The oblivious dad. The one that thinks he knows it all. You know the one! What a glorious day out for Sally and Max in Sara Acton’s Dinosaur Day Out. Dad thinks he’s taking his children on a peaceful day trip to the museum, only to find the dinosaur exhibition is closed. Little does he know that, despite his efforts to treat them instead to a day in the park and a spot of ice cream, Sally and Max in fact encounter all the species of dinosaur listed in Dad’s book. How extraordinary! He’s got his head so engrossed in his ‘Did you know’ facts that he misses every trick, glimpse and illusion that only the children, and us readers, so astutely notice.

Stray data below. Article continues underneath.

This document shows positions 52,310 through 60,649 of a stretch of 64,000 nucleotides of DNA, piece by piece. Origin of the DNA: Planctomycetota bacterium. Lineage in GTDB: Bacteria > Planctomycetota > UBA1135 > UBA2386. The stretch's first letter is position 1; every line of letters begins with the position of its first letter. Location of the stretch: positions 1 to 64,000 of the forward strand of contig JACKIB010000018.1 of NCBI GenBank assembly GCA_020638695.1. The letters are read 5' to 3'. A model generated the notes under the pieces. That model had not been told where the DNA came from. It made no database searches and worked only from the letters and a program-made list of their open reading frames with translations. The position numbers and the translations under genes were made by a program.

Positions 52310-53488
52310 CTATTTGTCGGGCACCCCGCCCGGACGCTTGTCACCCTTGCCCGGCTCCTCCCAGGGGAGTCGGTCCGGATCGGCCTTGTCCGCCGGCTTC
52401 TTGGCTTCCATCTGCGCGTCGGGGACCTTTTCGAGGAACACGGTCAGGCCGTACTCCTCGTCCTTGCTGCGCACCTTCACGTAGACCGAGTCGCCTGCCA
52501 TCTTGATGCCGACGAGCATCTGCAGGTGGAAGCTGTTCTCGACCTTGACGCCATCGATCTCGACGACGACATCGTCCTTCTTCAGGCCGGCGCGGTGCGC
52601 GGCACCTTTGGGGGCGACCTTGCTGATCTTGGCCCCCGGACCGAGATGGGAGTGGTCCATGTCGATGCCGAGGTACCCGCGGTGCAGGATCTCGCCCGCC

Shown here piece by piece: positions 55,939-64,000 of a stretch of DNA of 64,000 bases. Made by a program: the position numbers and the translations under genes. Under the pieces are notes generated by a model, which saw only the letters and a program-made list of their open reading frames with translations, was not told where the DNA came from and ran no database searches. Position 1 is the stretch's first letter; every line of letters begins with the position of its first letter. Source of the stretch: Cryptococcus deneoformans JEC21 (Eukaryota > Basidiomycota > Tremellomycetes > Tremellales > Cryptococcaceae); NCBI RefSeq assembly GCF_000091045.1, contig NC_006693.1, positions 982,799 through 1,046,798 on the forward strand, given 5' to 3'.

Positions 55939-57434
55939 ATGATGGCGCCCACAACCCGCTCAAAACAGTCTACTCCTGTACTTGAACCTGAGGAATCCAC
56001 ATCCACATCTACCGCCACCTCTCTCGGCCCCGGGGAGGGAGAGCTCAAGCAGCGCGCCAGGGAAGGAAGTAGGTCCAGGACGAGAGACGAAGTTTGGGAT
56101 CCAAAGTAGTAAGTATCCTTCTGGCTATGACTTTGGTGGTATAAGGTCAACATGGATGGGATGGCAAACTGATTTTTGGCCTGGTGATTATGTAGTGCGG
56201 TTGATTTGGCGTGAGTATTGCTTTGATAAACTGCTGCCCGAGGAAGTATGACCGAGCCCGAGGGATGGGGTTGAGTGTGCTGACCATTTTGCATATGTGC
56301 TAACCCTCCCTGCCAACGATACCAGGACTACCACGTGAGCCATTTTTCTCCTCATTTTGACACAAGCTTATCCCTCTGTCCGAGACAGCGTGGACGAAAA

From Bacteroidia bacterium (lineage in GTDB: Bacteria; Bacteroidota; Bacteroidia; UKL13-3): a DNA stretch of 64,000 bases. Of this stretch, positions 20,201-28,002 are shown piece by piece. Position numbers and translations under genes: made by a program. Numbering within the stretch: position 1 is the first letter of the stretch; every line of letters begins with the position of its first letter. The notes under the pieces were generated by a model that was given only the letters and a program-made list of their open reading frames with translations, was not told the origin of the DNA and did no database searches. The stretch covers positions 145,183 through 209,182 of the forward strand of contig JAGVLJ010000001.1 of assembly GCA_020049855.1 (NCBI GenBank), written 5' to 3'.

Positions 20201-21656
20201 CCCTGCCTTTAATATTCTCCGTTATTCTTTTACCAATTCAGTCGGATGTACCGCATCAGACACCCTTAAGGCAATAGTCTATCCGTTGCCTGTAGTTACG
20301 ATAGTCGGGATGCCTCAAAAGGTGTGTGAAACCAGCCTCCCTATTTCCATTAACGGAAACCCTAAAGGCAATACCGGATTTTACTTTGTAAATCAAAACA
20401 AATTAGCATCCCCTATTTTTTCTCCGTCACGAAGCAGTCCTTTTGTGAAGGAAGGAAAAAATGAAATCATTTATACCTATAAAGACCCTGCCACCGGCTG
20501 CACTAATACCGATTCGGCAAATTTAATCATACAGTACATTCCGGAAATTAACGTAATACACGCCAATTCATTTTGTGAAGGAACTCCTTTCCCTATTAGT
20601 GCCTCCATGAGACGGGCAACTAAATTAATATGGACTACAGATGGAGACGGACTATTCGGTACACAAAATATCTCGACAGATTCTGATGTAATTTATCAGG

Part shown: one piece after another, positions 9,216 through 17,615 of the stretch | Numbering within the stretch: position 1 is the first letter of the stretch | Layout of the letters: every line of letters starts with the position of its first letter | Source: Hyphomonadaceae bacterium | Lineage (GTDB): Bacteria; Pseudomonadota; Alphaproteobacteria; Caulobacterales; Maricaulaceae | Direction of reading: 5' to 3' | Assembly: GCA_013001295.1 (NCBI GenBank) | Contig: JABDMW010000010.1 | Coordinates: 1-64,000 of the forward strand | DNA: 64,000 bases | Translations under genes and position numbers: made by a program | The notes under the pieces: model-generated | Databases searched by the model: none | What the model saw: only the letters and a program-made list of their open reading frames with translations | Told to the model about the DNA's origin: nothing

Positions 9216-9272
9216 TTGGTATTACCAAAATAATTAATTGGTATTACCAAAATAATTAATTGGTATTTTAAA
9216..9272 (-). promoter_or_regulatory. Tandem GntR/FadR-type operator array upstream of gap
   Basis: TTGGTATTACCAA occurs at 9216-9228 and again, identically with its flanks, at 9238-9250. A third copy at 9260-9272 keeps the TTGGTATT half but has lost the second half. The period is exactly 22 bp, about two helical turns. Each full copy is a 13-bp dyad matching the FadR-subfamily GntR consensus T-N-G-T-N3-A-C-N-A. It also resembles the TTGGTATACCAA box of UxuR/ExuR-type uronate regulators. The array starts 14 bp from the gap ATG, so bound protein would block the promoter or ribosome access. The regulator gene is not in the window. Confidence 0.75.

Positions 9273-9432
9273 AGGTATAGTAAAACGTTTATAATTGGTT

The little comical elements in the illustrative details give the text even more irony and humour. And Acton’s softly textured paintings and simple colour palette ensure a gentle and playful feel as opposed to some of those slightly scary dinosaur facts that Dad apprises.

Dinosaur lovers everywhere will adore this whimsical and informative story with all its comedy and adventure. Dinosaur Day Out is the ideal book for preschoolers to share with their ‘know-it-all-not-so-know-it-all’ dads.

Walker Books, September 2018.

This is the perfect guide for new arrivals. If you’ve just landed on this earth, you’ll need this handy manual to ensure you have the best stay possible. Totally brilliant – Welcome; A Guide for New Arrivals by Mo Willems – narrated by parents with wit, verve and unconditional love.